BAY61‑3606 attenuates neuroinflammation and neurofunctional damage by inhibiting microglial Mincle/Syk signaling response after traumatic brain injury.
He X, Huang Y, Liu Y, Zhang X, Yue P, Ma X, Miao Z, Long X, Yang Y, Wan X, Lei J, Shu K, Lei T, Gan C, Zhang H.
International journal of molecular medicine. 2022; 49(1):

Abstract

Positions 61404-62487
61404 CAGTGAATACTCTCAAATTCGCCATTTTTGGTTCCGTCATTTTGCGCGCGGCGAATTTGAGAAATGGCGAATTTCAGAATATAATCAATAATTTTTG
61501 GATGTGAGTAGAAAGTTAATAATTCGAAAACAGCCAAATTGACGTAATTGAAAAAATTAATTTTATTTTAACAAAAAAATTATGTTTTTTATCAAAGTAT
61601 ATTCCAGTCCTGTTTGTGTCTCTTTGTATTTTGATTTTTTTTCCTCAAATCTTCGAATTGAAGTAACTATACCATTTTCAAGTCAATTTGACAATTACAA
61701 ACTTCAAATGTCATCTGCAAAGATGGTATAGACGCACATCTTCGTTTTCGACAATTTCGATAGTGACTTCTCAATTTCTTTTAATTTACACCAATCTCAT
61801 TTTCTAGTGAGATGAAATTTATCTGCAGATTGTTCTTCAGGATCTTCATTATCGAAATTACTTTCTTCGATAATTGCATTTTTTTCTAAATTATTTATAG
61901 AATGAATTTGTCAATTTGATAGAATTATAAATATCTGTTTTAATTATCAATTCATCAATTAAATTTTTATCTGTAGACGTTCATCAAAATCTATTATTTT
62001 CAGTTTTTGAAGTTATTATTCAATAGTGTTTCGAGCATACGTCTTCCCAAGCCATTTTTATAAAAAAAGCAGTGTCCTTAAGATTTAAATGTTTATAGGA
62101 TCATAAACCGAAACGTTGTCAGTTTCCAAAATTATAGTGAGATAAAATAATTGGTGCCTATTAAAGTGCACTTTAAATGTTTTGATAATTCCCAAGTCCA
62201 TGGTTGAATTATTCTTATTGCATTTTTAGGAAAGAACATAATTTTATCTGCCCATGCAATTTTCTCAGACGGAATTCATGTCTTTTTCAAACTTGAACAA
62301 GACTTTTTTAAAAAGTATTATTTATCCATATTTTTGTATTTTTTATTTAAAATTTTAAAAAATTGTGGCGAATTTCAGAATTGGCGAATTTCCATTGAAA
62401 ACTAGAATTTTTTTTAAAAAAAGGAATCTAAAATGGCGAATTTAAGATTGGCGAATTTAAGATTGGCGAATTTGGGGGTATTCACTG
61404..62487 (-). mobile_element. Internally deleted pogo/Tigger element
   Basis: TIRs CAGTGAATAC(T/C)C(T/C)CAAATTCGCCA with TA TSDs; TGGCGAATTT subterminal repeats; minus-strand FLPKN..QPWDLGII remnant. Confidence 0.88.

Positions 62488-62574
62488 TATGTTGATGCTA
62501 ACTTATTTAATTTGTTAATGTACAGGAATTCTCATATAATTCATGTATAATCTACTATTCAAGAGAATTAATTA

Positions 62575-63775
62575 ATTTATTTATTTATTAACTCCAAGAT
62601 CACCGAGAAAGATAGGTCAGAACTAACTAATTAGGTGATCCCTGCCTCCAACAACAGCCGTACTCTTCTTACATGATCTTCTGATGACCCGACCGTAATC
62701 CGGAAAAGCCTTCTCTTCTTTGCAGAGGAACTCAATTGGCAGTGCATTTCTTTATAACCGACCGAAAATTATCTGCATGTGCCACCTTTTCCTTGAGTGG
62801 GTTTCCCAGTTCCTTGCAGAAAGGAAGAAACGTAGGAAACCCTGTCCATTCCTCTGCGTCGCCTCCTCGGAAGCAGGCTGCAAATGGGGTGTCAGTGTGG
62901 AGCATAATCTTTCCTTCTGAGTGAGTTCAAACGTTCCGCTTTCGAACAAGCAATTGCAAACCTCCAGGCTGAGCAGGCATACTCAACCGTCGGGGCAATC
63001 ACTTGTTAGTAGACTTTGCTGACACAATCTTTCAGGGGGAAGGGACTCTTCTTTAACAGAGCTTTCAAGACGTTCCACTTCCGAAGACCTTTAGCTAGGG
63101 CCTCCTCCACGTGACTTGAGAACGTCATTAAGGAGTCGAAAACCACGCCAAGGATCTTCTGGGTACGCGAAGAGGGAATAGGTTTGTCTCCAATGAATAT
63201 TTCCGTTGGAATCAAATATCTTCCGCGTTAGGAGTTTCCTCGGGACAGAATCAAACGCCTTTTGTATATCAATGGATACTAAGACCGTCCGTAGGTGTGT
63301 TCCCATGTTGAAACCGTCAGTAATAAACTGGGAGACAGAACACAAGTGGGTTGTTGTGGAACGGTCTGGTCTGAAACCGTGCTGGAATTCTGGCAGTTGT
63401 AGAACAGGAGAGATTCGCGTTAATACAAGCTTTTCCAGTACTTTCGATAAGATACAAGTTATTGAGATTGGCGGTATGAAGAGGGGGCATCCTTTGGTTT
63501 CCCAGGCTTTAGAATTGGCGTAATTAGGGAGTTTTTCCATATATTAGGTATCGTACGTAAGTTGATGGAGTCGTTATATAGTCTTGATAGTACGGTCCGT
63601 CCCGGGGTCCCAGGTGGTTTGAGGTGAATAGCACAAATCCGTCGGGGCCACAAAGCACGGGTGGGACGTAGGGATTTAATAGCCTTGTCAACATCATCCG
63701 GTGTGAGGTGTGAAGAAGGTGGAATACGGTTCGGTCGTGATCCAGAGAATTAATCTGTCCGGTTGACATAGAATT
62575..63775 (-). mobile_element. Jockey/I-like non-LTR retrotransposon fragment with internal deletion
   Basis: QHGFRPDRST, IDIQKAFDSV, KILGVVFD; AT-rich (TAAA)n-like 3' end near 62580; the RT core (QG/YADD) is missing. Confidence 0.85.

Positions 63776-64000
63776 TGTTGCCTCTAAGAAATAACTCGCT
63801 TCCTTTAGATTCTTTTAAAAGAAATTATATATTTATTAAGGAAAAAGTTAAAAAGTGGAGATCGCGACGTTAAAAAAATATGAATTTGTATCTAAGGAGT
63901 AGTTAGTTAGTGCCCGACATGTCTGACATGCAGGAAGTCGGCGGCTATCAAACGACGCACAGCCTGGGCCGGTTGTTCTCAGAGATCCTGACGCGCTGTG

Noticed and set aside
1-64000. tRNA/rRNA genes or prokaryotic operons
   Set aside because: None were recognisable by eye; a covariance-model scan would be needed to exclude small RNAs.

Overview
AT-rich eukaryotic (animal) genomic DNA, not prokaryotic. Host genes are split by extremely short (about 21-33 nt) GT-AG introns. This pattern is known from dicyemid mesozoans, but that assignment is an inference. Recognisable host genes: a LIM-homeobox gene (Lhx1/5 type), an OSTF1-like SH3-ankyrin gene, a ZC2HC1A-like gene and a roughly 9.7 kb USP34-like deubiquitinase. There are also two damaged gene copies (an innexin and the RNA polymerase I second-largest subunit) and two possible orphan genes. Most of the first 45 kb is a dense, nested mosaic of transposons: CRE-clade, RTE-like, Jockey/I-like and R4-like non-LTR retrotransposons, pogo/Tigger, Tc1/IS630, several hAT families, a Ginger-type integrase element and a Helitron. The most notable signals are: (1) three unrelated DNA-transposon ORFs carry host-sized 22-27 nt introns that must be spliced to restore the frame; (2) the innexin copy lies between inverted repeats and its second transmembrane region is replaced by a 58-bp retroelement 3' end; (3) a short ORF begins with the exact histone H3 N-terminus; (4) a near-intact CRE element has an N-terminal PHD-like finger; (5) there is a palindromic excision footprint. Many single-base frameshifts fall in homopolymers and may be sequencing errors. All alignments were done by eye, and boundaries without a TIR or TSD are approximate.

Neuroinflammatory processes mediated by microglial activation and subsequent neuronal damage are the hallmarks of traumatic brain injury (TBI). As an inhibitor of the macrophageinducible Ctype lectin (Mincle)/spleen tyrosine kinase (Syk) signaling pathway, BAY613606 (BAY) has previously demonstrated antiinflammatory effects on some pathological processes, such as acute kidney injury, by suppressing the inflammatory macrophage response. In the present study, the potential effects of BAY on microglial phenotype and neuroinflammation after TBI were investigated. BAY (3 mg/kg) was first administered into mice by intraperitoneal injection after TBI induction in vivo and microglia were also treated with BAY (2 microM) in vitro. The levels of inflammatory factors in microglia were assessed using reverse transcriptionquantitative PCR and ELISA. Cortical neuron, myelin sheath, astrocyte and cerebrovascular endothelial cell markers were detected using immunofluorescence. The levels of components of the Mincle/Syk/NFkappaB signaling pathway [Mincle, phosphorylated (p)Syk and NFkappaB], in addition to proteins associated with inflammation (ASC, caspase1, TNFalpha, IL1beta and IL6), apoptosis (Bax and Bim) and tight junctions (Claudin5), were measured via western blotting and ELISA. Migration and chemotaxis of microglial cells were evaluated using Transwell and agarose spot assays. Neurological functions of the mice were determined in vivo using the modified neurological severity scoring system and a Morris water maze. The results of the present study revealed that the expression levels of proteins in the Mincle/Syk/NFkappaB signaling pathway (including Mincle, pSyk and pNFkappaB), inflammatory cytokines (TNFalpha, IL1beta and IL6), proteins involved in inflammation (ASC and caspase1), apoptotic markers (Bax and Bim) and the tight junction protein Claudin5 were significantly altered postTBI. BAY treatment reversed these effects in both the cerebral cortex extractinduced cell model and the controlled cortical impact mouse model. BAY was also revealed to suppress activation of the microglial proinflammatory phenotype and microglial migration. In addition, BAY effectively attenuated TBIinduced neurovascular unit damage and neurological function deficits. Taken together, these findings provided evidence that BAY may inhibit the Mincle/Syk/NFkappaB signaling pathway in microglia; this in turn could attenuate microgliamediated neuroinflammation and improve neurological deficits following TBI.



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